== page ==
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By 1985 newly devised behavioral and electrophysiological techniques had been used to track development of infants' acuity, contrast sensitivity and binocularity, and for clinical evaluation of developing visual function. This review focus on advances in the development and assessment of infant vision in the following 25 years. Infants' visual cortical function has been studied through selectivity for orientation, directional motion and binocular disparity, and the control of subcortical oculomotor mechanisms in fixation shifts and optokinetic nystagmus, leading to a model of increasing cortical dominance over subcortical pathways. Neonatal face processing remains a challenge for this model. Recent research has focused on development of integrative processing (hyperacuity, texture segmentation, and sensitivity to global form and motion coherence) in extra-striate visual areas, including signatures of dorsal and ventral stream processing. Asynchronies in development of these two streams may be related to their differential vulnerability in both acquired and genetic disorders. New methods and approaches to clinical disorders are reviewed, in particular the increasing focus on paediatric neurology as well as ophthalmology. Visual measures in early infancy in high-risk children are allowing measures not only of existing deficits in infancy but prediction of later visual and cognitive outcome. Work with early cataract and later recovery from blinding disorders has thrown new light on the plasticity of the visual system and its limitations. The review concludes with a forward look to future opportunities provided by studies of development post infancy, new imaging and eye tracking methods, and sampling infants' visual ecology.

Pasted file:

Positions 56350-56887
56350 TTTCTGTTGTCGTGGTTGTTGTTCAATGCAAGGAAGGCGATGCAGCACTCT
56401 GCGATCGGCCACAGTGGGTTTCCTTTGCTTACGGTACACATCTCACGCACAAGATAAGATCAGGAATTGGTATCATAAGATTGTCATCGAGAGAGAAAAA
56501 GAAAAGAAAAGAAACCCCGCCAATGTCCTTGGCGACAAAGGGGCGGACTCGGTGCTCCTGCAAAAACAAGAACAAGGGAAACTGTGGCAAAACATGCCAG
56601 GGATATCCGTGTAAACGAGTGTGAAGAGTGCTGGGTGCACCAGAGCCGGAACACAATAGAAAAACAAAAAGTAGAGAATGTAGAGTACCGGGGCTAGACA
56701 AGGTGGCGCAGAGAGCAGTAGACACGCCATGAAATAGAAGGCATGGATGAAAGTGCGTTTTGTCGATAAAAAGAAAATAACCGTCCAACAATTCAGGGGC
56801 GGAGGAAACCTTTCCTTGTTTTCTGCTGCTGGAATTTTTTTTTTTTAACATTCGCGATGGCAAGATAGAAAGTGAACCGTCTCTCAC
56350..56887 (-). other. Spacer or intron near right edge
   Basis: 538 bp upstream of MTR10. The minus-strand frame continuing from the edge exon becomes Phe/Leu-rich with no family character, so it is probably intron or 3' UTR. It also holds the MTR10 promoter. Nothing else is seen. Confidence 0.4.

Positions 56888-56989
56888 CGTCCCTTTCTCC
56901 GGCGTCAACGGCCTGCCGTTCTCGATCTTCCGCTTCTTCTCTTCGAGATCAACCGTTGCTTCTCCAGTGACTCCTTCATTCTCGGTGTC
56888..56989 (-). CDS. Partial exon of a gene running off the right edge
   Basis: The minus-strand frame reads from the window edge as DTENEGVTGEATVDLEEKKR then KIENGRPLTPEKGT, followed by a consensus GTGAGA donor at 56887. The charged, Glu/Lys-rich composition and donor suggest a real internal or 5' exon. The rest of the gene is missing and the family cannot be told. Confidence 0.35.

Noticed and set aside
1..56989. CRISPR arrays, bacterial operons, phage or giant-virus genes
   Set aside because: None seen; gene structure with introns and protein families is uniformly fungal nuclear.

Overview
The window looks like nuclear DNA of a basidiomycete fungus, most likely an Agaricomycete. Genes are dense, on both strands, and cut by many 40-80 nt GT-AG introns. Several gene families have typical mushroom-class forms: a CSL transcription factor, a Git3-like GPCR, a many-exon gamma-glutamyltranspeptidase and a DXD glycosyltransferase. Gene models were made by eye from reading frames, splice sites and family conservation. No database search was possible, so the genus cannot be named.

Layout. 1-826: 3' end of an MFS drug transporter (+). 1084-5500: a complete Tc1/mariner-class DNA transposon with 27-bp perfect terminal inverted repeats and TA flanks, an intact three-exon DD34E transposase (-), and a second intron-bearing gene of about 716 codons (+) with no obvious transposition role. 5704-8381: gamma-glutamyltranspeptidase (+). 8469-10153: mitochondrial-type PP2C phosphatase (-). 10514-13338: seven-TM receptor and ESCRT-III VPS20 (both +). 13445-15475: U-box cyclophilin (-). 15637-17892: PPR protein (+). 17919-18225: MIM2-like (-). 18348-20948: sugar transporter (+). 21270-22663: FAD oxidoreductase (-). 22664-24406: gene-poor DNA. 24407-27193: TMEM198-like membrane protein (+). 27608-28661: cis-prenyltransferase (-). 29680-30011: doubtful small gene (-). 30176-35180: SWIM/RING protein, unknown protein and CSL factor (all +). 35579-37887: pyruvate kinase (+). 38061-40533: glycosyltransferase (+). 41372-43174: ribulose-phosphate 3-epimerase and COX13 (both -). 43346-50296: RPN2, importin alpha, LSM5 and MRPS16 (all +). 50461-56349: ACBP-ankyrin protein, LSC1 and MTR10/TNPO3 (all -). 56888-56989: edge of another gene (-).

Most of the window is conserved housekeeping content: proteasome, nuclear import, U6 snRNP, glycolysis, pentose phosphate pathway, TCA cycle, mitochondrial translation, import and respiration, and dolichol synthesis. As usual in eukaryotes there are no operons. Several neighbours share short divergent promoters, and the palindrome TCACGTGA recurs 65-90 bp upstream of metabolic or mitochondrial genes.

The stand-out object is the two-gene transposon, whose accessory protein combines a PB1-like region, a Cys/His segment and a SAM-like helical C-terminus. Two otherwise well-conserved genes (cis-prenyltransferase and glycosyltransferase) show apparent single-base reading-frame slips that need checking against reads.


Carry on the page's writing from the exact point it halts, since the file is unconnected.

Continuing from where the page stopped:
Original publication




Journal article


Vision Res

Publication Date





1588 - 1609


Accommodation, Ocular, Child Development, Contrast Sensitivity, Discrimination Learning, Evoked Potentials, Visual, History, 20th Century, History, 21st Century, Humans, Infant, Nystagmus, Optokinetic, Visual Cortex